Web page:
Journey from the Fall: Final Thoughts

It’s not about the end but rather how you got there.

So after finishing a rather grueling lab I decided to rent some movies about 3-D folk and wound up watching something that I had been meaning for some time to see but with that rolling release it never came to my end of the earth. So Journey from the Fall is a historical drama that was based on the experience of those who survived the camps and the perilous journey in leaky boats. It was quite different from the typical Vietnam film as it deals much more about the consequences of the North Vietnamese victory in 1975 and lacks the glory, action, and moonshine of jungle warfare that marks most films that deal with the Vietnam War. It does something I wish all films with an anti-war theme would do, namely show the consequences of war rather than the heroics of war. Perhaps one day the complete story of the Vietnam War will be told and reflected upon by less impassioned minds, but nonetheless it is part of the minority of films that dealt with what happened to the Vietnamese Diaspora who count themselves among the lesser known victims of the war.

Just because you go for realism doesn’t mean you can’t be snide…

These two figured out the best use for a communist.

It’s a real tear jerky film but the events remain somewhat universal to most of the people who fled Vietnam in the years after the communist victory and those who languished in camps. I like that it doesn’t try to debate the morality of the war because just about every one lost, with exception to the politburo. The film covers the fall, the camps, the journey, and the not so smooth assimilation to the new home. I can’t find the words to describe the film other than that it was good. I hope more people would take the time to see it now that it has been released on DVD. If your family did recently immigrate to a new land then I think that you can relate to most of the assimilation arc. I know I chuckled a bit inside when some of the scenes reminded me about how my parents struggled to make ends meet.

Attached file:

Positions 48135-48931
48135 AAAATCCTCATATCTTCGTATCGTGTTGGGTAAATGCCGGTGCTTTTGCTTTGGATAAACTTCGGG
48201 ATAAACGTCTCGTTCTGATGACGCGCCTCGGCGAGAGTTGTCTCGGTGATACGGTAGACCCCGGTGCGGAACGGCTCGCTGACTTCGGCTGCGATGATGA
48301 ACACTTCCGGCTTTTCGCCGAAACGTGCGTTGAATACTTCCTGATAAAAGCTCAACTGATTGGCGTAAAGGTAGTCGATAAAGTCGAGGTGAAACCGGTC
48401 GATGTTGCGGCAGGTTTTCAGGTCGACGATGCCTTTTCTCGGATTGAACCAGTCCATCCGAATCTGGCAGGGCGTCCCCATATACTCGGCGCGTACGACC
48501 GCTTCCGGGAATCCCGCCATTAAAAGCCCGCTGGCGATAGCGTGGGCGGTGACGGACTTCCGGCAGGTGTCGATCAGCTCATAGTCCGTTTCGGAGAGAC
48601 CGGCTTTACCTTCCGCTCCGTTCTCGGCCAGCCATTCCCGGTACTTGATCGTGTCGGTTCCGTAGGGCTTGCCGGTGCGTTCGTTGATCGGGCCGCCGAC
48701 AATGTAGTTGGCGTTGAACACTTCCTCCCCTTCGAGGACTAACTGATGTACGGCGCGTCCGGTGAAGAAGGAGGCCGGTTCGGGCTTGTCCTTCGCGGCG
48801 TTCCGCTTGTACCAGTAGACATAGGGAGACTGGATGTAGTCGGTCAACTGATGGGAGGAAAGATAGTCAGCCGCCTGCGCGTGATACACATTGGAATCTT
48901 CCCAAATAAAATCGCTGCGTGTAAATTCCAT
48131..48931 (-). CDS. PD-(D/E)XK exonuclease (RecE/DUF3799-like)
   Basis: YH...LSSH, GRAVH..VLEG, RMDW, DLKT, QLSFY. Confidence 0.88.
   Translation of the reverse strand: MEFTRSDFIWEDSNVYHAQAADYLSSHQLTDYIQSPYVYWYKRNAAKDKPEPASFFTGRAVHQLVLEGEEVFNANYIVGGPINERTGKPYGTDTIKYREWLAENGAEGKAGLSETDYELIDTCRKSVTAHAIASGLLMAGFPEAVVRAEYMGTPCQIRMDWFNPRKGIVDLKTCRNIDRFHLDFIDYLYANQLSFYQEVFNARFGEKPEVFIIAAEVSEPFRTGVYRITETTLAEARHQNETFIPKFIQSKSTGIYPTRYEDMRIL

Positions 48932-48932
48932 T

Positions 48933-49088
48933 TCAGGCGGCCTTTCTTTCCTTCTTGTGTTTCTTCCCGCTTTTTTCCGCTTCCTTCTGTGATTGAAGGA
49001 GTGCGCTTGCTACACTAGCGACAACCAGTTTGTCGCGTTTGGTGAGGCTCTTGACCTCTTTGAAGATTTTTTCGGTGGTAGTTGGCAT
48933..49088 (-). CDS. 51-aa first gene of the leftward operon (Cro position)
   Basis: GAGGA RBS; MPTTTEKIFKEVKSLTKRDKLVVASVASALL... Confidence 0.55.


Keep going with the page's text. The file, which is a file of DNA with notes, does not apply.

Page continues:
The leaky boat.

Sad thing is not all of them made it.

Even if it deals specifically about the refuges and prisoners of the Vietnam War, it is also a reminder that even at the end of a war there is usually the issue of displaced persons and refugees. Often the ensuing refugee crises in the wake of conflict hardly illicit the sort of international response than the mobilization for and the opposition to war, and seldom become topics of discussion. It might be a presage of things to come when a state fails, or harsh regimes gain hegemony. I hope that in the future that even if people are vocal about their opposition to war that they retain such drive to solve the problems that come after. It is rather sad that in the case of Vietnam the willingness to oppose the war did not translate into corresponding motivation to cope with the ensuing refugee crisis. Regardless of politics I hope the enthusiasm to complain about a mess will some day equal efforts to deal with the aftermath.

If nothing else you should see this film because it was banned in the People’s Republic of Vietnam.

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One Comment

  1. Posted August 8, 2008 at 5:58 am | Permalink

    If what you say about this being banned in Vietnam is true, I’ve got to get it and show this to a girl I know. She’s not going to be able to get to watch this otherwise.

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